Wednesday's attack on French publication Charlie Hebdo sparked an immediate response from the White House, calls for a peaceful protest in London, and speculation over whether the gunmen involved were from a radical Islamist group.
For those of you who've never heard of Charlie Hebdo, it's a satirical newspaper that isn't afraid to offend — in fact, it loves to do so. Founded in 1969, it champions the freedom to express any opinion and mock any group. Its bold and often crass cartoons have offended groups including the French far right, the Catholic Church, Jews, and Muslims.
Here are some Charlie Hebdo cartoons, one showing a Muslim man kissing a cartoonist...
...another with the Virgin Mary giving birth to Jesus...
...and one of Catholic bishops discussing how to get away with pedophilia.
In recent years, the newspaper courted particular controversy over its cartoons that targeted Muslims.
French Foreign Minister Laurent Fabius showed full support Wednesday for the magazine's pluckiness and condemned the assault on its offices.
"It is for its values and its liberty that France was attacked today. French people unite against barbarity," he tweeted above a picture declaring "I am Charlie."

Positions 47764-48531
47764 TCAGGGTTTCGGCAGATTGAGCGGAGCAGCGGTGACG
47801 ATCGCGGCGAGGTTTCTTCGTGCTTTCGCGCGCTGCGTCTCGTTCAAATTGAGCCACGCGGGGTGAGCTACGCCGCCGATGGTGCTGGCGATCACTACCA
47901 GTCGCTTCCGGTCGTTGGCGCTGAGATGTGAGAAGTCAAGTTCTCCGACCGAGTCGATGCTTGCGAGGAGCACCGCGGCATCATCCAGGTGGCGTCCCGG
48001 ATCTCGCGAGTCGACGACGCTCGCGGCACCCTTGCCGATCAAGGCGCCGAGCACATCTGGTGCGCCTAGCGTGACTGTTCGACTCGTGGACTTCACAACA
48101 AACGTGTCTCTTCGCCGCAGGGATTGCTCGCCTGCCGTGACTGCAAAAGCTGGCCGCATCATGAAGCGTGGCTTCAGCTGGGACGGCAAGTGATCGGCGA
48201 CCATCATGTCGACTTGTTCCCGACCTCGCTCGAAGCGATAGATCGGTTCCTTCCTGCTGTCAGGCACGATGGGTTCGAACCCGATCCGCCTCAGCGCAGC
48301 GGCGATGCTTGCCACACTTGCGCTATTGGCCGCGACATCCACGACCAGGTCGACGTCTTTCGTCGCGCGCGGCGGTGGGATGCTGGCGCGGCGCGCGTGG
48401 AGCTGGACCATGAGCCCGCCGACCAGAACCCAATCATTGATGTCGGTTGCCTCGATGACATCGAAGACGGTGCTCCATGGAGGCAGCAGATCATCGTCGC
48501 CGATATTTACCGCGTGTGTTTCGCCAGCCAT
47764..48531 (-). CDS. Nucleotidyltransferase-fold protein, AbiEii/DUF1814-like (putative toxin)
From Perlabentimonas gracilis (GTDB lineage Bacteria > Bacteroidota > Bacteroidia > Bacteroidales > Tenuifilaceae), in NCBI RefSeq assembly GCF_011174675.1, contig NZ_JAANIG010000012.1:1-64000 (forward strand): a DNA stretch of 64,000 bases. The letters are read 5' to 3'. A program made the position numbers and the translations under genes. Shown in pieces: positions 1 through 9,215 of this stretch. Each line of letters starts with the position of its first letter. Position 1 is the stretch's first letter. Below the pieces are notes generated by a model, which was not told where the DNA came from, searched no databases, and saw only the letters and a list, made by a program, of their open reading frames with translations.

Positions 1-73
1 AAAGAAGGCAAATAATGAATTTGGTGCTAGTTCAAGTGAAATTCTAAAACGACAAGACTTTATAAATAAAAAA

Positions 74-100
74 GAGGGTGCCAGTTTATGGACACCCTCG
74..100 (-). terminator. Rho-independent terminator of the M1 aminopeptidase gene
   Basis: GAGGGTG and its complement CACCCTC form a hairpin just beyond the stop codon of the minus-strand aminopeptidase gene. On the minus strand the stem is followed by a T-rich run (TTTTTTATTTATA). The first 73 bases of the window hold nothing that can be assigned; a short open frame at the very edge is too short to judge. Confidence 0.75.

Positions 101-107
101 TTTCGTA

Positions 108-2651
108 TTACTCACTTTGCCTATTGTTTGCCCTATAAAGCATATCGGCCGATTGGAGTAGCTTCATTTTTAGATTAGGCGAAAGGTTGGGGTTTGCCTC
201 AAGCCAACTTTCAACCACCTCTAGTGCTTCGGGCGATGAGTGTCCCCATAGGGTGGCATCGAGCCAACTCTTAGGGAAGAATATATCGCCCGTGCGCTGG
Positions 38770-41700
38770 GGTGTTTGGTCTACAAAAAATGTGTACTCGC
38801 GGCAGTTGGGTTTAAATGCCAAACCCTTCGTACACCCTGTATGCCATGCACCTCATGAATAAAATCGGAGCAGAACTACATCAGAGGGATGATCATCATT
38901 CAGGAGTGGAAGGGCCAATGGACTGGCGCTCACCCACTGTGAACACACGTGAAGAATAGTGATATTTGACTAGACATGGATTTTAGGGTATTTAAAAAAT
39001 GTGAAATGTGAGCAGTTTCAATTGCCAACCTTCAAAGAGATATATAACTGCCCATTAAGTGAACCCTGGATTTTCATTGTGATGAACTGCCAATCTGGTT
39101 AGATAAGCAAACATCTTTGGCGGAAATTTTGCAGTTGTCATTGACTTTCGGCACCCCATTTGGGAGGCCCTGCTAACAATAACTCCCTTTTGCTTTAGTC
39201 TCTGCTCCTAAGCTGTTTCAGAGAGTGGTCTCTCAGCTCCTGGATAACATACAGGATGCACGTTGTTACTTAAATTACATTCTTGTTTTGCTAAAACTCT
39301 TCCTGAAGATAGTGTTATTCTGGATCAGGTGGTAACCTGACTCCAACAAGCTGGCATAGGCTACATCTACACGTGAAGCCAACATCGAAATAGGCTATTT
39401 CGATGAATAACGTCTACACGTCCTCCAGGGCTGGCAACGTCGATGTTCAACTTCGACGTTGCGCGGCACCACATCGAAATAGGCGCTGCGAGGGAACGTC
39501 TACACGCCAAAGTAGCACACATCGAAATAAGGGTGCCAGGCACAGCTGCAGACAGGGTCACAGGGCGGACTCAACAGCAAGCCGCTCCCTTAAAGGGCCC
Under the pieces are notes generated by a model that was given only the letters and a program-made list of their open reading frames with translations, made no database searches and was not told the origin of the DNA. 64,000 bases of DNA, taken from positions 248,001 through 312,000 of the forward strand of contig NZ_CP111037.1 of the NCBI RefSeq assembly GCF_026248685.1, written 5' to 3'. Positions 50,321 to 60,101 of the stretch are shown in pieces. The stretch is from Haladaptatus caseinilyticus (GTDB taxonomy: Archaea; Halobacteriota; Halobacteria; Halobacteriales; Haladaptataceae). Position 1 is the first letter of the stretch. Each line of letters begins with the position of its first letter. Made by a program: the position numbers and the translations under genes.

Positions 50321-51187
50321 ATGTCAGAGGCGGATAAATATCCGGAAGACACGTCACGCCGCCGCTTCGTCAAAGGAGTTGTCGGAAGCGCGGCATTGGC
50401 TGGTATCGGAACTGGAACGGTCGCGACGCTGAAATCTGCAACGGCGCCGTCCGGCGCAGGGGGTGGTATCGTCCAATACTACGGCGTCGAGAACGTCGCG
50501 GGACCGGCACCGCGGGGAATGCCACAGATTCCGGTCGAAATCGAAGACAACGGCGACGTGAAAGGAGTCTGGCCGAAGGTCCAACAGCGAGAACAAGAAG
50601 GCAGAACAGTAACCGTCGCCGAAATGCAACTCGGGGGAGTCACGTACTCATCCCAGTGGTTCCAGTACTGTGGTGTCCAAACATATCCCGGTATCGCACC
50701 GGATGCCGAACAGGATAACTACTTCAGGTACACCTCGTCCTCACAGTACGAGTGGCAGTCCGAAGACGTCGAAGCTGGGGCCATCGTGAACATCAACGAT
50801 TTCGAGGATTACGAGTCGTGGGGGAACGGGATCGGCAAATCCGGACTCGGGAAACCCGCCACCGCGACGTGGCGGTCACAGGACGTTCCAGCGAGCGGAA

However, Fabius had previously criticized Charlie Hebdo for actions he called akin to pouring fuel on a fire. "What is the utility of publishing these cartoons right now? The government condemns this act, and I hope reason will prevail," he said in 2012 following the publication of a naked picture of Muhammad, NPR reported.
That cartoon was one reason that France then temporarily closed embassies and other overseas offices in 20 countries for fear of retaliatory attacks, the New Yorker reported.
In November 2011, Charlie Hebdo's offices were fire-bombed following a special edition mocked up to look like it was guest-edited by the prophet Muhammad and named "Charia Hebdo". The cover cartoon showed Muhammad threatening the readers with "a hundred lashes if you don't die laughing".
The attack destroyed the magazine's offices. Its website was hacked and editor Stéphane Charbonnier had to live under police protection.
However, despite outcries from offended communities and warnings from its government, the newspaper hunkered down in its belief in free speech.
"In France, we always have the right to write and draw. And if some people are not happy with this, they can sue us, and we can defend ourselves. That's democracy," Charlie Hebdo journalist Laurent Leger told CNN in 2012. "You don't throw bombs, you discuss, you debate. But you don't act violently. We have to stand and resist pressure from extremism."